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Keep In Mind

Filed under: Business,Computer,Law — anlactunay @ 9:28 AM

Keep In Mind (KIM)

A Reminder About Copyright

Copyright is a form of intellectual property recognised under the Berne Convention and embodied in Australia in the Copyright Act 1968.

The Act applies to certain materials, including works:
literary works;
dramatic works;
musical works; and
artistic works;
and other subject matter such as:

sound recordings;
broadcasts; and
published editions
(i.e. the actual layout). 

The copyright conferred by the Copyright Act is a bundle of exclusive rights in relation to the work or material in question. They include the rights:

to copy or reproduce the work;
to make an adaptation of it;
to publish it;
to perform it in public; and
to broadcast it to the public. (Accessed 02/03/2008) (Accessed 02/03/2008)

About e-mail:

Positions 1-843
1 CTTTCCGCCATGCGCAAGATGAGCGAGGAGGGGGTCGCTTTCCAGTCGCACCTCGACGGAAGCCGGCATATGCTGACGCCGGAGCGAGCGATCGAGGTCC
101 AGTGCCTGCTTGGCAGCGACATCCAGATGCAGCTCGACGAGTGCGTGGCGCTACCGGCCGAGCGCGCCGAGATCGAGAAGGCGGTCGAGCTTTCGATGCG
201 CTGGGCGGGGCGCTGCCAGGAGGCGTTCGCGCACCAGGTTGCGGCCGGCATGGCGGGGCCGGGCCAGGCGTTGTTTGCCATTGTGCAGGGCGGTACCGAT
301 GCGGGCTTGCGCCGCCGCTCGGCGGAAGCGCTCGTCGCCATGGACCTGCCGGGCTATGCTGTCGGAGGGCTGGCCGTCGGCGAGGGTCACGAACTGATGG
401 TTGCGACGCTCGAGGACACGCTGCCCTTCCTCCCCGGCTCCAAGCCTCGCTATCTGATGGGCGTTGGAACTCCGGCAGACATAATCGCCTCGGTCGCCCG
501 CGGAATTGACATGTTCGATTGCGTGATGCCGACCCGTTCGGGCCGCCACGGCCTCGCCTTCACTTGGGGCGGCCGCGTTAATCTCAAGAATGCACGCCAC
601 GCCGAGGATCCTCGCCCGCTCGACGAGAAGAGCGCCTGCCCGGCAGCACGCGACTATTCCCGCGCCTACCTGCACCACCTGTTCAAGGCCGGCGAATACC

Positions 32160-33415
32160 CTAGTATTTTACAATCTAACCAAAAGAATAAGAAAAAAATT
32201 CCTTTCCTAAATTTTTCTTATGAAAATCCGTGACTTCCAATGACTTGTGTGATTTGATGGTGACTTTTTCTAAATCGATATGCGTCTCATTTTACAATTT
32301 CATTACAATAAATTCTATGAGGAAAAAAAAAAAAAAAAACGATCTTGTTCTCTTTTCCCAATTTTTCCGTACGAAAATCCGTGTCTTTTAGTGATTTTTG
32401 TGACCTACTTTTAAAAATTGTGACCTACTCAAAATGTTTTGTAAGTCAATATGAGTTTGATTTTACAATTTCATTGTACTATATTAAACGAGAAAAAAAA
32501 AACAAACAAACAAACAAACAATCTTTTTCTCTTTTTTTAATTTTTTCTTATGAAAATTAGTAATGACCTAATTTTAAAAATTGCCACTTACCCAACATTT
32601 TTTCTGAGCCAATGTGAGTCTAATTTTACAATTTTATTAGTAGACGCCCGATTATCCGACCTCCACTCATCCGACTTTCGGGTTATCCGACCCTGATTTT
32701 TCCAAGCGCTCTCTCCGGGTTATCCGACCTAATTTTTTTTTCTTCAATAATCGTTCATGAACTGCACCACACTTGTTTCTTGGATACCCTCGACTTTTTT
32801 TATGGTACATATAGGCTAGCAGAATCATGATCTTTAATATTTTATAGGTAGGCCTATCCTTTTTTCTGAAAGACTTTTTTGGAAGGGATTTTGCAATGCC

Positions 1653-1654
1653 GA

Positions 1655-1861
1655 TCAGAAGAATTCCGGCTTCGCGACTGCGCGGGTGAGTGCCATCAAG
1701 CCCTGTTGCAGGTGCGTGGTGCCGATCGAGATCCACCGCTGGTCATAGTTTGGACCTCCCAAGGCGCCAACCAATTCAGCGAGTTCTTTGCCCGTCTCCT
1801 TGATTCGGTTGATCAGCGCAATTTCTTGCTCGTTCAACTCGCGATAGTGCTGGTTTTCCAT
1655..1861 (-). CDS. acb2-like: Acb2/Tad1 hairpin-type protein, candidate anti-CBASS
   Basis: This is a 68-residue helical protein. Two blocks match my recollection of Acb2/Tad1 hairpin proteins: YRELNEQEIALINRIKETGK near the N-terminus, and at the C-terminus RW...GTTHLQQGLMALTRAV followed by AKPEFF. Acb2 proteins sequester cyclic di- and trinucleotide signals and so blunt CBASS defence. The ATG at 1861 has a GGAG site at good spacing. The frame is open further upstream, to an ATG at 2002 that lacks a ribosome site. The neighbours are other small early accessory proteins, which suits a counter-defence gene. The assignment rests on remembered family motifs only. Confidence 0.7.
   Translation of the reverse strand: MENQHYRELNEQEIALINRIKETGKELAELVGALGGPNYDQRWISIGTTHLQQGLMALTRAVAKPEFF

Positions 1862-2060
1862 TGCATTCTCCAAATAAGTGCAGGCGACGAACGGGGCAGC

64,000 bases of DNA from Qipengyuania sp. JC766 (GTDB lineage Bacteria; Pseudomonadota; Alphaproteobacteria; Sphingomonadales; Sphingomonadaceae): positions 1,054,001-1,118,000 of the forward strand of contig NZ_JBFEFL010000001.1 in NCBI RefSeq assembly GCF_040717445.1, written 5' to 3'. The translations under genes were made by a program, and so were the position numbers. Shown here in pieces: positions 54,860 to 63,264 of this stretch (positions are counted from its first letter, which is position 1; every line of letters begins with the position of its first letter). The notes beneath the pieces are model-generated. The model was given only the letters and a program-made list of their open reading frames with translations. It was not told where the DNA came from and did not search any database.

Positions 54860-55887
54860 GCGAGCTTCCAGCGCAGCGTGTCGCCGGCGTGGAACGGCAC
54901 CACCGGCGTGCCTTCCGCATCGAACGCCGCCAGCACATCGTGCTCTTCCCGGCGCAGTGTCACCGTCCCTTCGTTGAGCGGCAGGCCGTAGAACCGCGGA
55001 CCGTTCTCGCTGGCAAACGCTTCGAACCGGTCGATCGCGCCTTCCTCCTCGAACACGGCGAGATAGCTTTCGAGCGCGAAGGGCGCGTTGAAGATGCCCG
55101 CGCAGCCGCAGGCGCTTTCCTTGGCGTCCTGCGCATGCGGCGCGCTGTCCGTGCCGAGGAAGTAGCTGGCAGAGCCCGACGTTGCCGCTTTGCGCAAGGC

When you are upset or angry, postpone your sending message. Review the message after you have had time to calm down.
Do not send abusive, harassing or threatening messages.
Keep messages and replies brief.
Don’t send replies to “all recipients” unless there is a very specific need for everyone to receive the message. It wastes disk space, clutters up inboxes and can be annoying.
When replying, keep messages brief and to the point. Don’t reproduce a message in its entirety. Be selective with what you reproduce and only do it as needed.
Remember that all laws governing copyright, defamation, discrimination and other forms of written communication also apply to email.
“The federal Attorney-General indicated that the new Australian copyright legislation, effective 5 March 2001, provides protection for email. Online doesn’t, to some people’s surprise, equal copyright free. (Accessed 02/03/2008)

Treat Email Confidentially
If somebody sends you information or ideas by email, you should not assume that you have their permission to reproduce that information in a public forum (discussion group, USENET newsgroup, chat site etc.) Email is one-to-one for a reason: it is designed for personal communication. Unless you are explicitly told otherwise, always assume that email you receive has a big “PRIVATE” stamp on it — so don’t spread it around! Even simply forwarding an email to a friend could under certain circumstances be considered a breach of trust by the original sender.” (Accessed 02/03/2008)

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